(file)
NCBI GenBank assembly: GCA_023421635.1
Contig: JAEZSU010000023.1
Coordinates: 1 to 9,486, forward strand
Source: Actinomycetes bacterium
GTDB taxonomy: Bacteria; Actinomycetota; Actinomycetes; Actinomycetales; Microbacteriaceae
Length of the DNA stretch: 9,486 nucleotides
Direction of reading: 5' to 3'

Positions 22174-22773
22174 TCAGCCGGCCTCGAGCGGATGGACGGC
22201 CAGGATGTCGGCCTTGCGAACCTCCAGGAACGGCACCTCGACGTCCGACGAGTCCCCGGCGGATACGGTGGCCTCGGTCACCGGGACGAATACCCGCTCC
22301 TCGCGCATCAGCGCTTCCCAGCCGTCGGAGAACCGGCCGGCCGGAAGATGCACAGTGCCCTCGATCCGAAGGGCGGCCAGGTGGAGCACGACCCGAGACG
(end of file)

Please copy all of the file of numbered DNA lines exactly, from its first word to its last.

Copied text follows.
NCBI GenBank assembly: GCA_023421635.1
Contig: JAEZSU010000023.1
Coordinates: 1 to 9,486, forward strand
Source: Actinomycetes bacterium
GTDB taxonomy: Bacteria; Actinomycetota; Actinomycetes; Actinomycetales; Microbacteriaceae
Length of the DNA stretch: 9,486 nucleotides
Direction of reading: 5' to 3'

Positions 22174-22773
22174 TCAGCCGGCCTCGAGCGGATGGACGGC
22201 CAGGATGTCGGCCTTGCGAACCTCCAGGAACGGCACCTCGACGTCCGACGAGTCCCCGGCGGATACGGTGGCCTCGGTCACCGGGACGAATACCCGCTCC
22301 TCGCGCATCAGCGCTTCCCAGCCGTCGGAGAACCGGCCGGCCGGAAGATGCACAGTGCCCTCGATCCGAAGGGCGGCCAGGTGGAGCACGACCCGAGACG